Genocide definition according to the UN is stated as “any of the following acts committed with intent to destroy, in whole or in part, a national, ethnical, racial or religious group, as such: killing members of the group; causing serious bodily or mental harm to members of the group. In addition, deliberately inflicting on the group conditions of life calculated to bring about its physical destruction in whole or in part. Also imposing measures intended to prevent births within the group; [and] forcibly transferring children of the group to another group.” This is according to the Article 2 of the Convention on the Prevention and Punishment of the Crime of Genocide (48).
Jonesm and Adam (78) assert that the Rwanda mass killings that occurred from April 7th to July 4th of the year 1994 are considered genocide according to the above definition because most of the requirements for one to name something genocide were all met. Throughout this paper, why this is termed so will be proven by stating out the necessary details that occurred to back up this tragedy that faced the country and crippled its people and economy bringing it to its knees.
Prior to all these killings, Rwanda was a country that lived by itself with a population of roughly seven million inhabitants. The problem began since a while ago especially given the fact that the country’s ethnic group made up of two rival communities the Hutu and the Tutsi (Clark, Philip, and Zachary 119). Despite the Hutu being the biggest lot of them all, being up to 85 % of the population, the Tutsi considered to be filling a higher class in the republic’s social system compared to the Hutu. This was not set in stone as one had the opportunity to move up the social ladder if one amassed enough cattle and wealth. A process of assimilation into a Tutsi commenced and this person from then on would be fully referred to as a Tutsi, attributed to the clan system that already existed by then.
When one looks at the history of the country, tensions began running high after Rwanda was placed under the Belgian power after its previous administrator lost its ownership of the country. The Hutu Political Movement fact that they were meant to benefit from the decolonization process that was plaguing the country at that point in time appeared to rub the Tutsi establishment the wrong way as this meant that they would lose their previously attained privileged that they were used to. In 1959, the tide hanged when hundreds of Tutsi’s were killed marking the start of Hutu Peasant Revolution. This revolution mainly played the role of a symbolist act to show that the Tutsi domination had ended. By the time the country gained independence, a large number of Tutsi’s had fled the country seeking refuge in neighbouring countries with the example of Tanzania (Clark, Philip, and Zachary 89).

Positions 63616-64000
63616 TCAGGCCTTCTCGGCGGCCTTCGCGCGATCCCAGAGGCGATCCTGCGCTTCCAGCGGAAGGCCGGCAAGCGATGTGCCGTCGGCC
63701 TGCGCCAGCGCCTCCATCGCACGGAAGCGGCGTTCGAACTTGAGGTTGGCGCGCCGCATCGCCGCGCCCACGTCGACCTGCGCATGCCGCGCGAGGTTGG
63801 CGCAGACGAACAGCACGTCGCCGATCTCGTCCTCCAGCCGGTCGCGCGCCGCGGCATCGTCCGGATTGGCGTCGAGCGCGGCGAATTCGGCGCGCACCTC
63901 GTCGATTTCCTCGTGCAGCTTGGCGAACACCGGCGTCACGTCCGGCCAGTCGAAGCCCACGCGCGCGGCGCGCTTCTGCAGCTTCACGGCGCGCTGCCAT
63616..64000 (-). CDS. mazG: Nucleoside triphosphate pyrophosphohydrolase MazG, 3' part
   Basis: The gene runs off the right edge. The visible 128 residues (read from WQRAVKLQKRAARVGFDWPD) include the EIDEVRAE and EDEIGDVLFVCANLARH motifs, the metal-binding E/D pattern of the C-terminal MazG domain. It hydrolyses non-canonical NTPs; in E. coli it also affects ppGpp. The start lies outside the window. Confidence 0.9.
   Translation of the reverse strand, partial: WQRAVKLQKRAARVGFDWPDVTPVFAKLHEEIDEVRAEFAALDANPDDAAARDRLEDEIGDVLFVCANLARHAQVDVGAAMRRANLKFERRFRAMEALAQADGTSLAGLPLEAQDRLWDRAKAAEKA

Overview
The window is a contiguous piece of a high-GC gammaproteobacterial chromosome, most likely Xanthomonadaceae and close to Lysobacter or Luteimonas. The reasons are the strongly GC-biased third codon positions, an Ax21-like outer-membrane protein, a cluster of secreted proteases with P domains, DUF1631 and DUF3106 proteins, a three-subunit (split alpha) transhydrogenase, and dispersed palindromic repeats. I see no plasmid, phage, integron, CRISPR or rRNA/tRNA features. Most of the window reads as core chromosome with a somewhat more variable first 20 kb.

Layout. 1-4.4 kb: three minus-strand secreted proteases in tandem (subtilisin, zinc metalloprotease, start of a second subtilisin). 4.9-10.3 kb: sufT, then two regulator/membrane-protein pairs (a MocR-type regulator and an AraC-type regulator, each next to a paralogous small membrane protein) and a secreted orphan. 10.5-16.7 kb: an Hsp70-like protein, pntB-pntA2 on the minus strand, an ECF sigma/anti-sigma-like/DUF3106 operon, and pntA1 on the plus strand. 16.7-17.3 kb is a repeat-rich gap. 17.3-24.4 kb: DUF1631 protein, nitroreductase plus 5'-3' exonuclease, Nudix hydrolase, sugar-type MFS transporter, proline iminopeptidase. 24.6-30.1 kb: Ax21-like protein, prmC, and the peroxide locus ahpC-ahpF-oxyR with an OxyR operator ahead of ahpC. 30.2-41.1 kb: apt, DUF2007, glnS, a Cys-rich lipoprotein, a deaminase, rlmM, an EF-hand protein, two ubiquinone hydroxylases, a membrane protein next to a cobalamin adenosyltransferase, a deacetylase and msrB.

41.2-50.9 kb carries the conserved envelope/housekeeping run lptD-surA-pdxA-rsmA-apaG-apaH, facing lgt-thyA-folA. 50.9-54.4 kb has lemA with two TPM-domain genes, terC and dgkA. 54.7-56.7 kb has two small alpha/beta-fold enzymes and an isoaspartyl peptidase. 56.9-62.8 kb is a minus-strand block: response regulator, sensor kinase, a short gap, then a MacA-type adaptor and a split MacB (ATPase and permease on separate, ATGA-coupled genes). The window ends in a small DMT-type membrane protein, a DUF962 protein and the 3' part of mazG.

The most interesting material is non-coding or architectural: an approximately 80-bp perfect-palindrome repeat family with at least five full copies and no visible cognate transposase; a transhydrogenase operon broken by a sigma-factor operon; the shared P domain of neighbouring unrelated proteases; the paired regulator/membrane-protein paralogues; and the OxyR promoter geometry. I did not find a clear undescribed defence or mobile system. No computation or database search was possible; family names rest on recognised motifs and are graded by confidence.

According to Clark, Philip, and Zachary (89), the Rwandan patriotic front (RPF) founded in Uganda and these people continued fighting for their rights as true members of the Rwandan community through instigating raids on the country people over the years leading to a number of killings. This major attack caused heightened tensions as all Tutsi’s in the country were labelled accomplices while the Hutu’s labelled as traitors who betrayed their country when it needed them the most. This led to holding of peace talks to try to rectify the major problem in the country; Peace.
The worst happened on 6th April in the year 1994 where the president of Burundi and Rwanda were both killed in a plane crash that occurred during take-off as a result of a rocket launched into it. These deaths acted as a push from the mostly wordy hate between the two communities to the outright systematic and intense killings that unfolded after that. According to the UN definition that any sort of harm that befalls a specific group of people with the intent to kill and eradicate them, this very well describes exactly what happened in this country as people as many as a million were estimated to have died during this battle therefore terming it a genocide (Thompson and Allan 67).